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 Jodi Biddle

You Am I interview

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“Hey it’s You Am I on the TV! They’re playing at the finals!” my mum calls out excitedly to me from the living room.

Tim Rogers’ perpetually scruffy, lanky frame bounces briefly across our TV screen to the roar of 83,000 punters packed into Sydney’s ANZ Stadium. (He’s next to Dan Sultan and Phil Jamieson, but they’re not on Mum’s radar.)

It’s not so much the content of my mother’s exclamation, as her surprise. She’d never heard of You Am I before I told her about a week ago, even though they rank alongside Powderfinger as Australian pub rock royalty. But seeing them play the NRL Grand Final, well that’s done it then. They must be famous.

It’s a curious distinction. You Am I is a band that’s both achieved great success and yet still remained in the fringe of Australian pop culture; the scrappy underdog. Their new long player, out this week, is their 16th release and already the buzzing has started. Reviews are coming out, calling it weak, calling it the best since Hourly Daily, calling it the second coming of Jesus Rock’n’Roll Christ, or saying they’ve lost it. (Collapse Board’s own Alex Gillies has at it here.)

There’s further rumbling because they jumped ship from major label EMI to indie unknowns Other Tongues, though drummer Rusty Hopkinson is quick to assure us it was a case of “it’s not you it’s me” with EMI:

“It was working fine. EMI remain a great label and the people are good friends of ours. It was more just down to timing more than anything, we just wanted to get a record out and start playing, without having to fit into a schedule, so we just thought we’d find someone else to put it out. Other Tongues are great, it wasn’t a hard choice.”

With the move comes a shift to direct distribution from their website. It’s a blatant acknowledgement that You Am I’s live show is their number one product, with the album already available to stream (here, in case you’re wondering) and digital downloads of the whole thing packaged with tickets to the shows.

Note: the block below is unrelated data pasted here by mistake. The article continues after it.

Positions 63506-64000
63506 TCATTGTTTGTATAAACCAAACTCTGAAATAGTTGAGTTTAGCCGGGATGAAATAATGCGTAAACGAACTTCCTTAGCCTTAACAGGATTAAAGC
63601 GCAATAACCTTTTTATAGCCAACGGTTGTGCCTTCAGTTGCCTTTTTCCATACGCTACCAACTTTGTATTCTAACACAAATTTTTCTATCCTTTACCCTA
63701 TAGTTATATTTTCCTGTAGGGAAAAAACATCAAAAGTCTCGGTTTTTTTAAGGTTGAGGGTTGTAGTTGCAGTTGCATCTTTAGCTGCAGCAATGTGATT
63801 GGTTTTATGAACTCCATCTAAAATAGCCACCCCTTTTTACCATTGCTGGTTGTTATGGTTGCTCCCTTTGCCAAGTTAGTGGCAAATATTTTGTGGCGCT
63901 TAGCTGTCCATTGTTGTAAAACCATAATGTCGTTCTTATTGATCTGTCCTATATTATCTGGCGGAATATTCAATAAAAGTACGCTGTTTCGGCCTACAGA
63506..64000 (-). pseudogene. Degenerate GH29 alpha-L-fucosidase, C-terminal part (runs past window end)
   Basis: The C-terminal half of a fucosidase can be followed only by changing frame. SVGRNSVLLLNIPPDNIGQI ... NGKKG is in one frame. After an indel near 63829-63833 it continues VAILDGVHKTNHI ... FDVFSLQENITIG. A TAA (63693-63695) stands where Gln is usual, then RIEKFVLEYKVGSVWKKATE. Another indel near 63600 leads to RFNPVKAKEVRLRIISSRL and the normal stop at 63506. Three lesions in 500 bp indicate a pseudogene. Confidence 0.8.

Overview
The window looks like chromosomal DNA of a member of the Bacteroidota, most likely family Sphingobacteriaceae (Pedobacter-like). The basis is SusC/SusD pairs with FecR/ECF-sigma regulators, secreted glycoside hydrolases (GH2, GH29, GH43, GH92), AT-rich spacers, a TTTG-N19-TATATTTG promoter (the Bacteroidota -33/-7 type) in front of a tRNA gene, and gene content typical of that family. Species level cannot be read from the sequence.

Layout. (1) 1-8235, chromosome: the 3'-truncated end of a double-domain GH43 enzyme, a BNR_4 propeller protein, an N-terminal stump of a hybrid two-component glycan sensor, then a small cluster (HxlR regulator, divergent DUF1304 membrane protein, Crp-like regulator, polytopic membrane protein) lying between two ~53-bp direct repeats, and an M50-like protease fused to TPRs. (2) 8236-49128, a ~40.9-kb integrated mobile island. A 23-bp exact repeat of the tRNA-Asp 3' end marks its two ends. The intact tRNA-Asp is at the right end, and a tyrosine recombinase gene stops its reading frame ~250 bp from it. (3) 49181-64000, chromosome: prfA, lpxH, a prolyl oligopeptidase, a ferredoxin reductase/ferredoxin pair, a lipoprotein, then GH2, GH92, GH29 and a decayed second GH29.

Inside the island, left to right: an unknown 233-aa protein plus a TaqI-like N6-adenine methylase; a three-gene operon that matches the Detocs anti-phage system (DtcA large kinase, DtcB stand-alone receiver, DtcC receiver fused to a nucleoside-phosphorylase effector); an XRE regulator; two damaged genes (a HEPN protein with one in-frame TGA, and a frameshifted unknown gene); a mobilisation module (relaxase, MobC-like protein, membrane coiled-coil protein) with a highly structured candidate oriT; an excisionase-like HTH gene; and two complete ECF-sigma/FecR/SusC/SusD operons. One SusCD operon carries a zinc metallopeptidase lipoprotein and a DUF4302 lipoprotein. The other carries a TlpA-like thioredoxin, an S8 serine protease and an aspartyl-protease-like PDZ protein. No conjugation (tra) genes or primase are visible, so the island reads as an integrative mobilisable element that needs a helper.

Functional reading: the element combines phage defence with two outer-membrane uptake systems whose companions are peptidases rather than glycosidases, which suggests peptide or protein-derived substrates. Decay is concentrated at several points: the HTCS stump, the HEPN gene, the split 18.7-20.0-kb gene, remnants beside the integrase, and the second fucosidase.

There’s also an almost quaint addition to the usual T-shirts and CDs: a special offer for fans to buy a pre-show drink with the boys along with a whole range of other swag for $150. “I think a lot of people do that, I mean there are people out there who will pay a certain amount of money and they’ll turn up at your house and put on a gig,” Rusty explains. “We didn’t want to go that far, but we thought what can we do to do something special for our fans? I hope not too many people buy them because it might end up a pre-show party, rather than pre-show drinks!” It seems typically like You Am I to completely ignore their own success and sell a chance to have a beer with them, without thinking it might get a bit out of hand. When I suggest they might have underestimated themselves, Rusty chuckles. “Oh well, that’s part of our charm!”

These sorts of offers are usually the realm of up-and-coming bands trying to promote themselves, or bands who worry about selling tickets. But in this instance, nobody can say that You Am I need to do this; people are going to buy the album, they’re going to go to the shows. It might be a turning point for music distribution in Australia, but then again, it might not.

The whole thing sounds like a barely controlled mess freight-training towards disaster: each band-member recorded their parts separately in the middle of other work, they don’t believe in rehearsal (“Oh we rarely do more than an hour of rehearsal before any tour these days,” says Rusty), Tim Rogers has declared he wants to “get fruity” with this new tour and lawd knows what that means, plus 16 shows where fans can buy “pre-drinks with the band” on the back of an unknown indie label. However, You Am I have traditionally traded in disaster (think of that infamous incident with Missy Higgins) and they don’t seem any worse the wear for it.

If anyone is going to get away with this, they will.

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